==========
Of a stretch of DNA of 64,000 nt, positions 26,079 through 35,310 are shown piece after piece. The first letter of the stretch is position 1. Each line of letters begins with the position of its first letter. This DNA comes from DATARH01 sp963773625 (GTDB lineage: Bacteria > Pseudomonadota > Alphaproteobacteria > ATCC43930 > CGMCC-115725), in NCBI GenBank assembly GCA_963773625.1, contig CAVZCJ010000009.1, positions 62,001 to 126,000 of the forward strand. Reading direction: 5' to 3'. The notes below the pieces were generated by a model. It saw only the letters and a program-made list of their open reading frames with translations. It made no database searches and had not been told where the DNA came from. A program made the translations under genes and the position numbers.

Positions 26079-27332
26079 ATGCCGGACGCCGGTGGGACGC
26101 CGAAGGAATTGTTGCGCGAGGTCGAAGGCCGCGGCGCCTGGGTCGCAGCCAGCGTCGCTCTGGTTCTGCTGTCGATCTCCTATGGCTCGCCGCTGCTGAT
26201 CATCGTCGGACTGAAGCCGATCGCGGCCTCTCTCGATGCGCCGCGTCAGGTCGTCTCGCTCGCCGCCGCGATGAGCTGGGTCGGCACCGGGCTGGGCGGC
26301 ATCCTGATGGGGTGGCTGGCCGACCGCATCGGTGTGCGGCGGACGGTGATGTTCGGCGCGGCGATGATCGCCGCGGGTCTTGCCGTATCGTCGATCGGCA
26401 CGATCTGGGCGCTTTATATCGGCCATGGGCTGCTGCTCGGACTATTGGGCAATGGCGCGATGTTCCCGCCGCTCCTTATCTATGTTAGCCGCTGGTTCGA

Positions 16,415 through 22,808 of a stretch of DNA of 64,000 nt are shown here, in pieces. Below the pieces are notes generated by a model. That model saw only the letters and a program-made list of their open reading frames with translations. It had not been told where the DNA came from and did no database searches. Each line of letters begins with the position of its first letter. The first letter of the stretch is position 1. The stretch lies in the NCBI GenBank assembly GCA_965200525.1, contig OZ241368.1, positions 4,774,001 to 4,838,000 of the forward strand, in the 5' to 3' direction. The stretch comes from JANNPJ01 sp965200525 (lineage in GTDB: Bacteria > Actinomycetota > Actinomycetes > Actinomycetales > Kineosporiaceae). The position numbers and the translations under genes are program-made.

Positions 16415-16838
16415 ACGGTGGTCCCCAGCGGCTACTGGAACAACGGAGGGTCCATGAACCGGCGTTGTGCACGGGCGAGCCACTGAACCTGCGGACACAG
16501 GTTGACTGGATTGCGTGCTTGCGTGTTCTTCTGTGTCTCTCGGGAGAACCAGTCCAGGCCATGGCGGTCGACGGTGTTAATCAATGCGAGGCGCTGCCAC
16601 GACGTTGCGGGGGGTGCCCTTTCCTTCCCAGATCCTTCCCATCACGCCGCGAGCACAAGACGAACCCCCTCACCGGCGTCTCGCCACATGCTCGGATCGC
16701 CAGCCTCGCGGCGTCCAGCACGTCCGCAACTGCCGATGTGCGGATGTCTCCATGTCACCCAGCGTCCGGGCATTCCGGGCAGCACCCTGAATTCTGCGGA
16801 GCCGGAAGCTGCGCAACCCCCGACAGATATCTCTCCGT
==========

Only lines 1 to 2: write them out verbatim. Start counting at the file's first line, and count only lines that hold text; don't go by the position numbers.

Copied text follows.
Of a stretch of DNA of 64,000 nt, positions 26,079 through 35,310 are shown piece after piece. The first letter of the stretch is position 1. Each line of letters begins with the position of its first letter. This DNA comes from DATARH01 sp963773625 (GTDB lineage: Bacteria > Pseudomonadota > Alphaproteobacteria > ATCC43930 > CGMCC-115725), in NCBI GenBank assembly GCA_963773625.1, contig CAVZCJ010000009.1, positions 62,001 to 126,000 of the forward strand. Reading direction: 5' to 3'. The notes below the pieces were generated by a model. It saw only the letters and a program-made list of their open reading frames with translations. It made no database searches and had not been told where the DNA came from. A program made the translations under genes and the position numbers.

Positions 26079-27332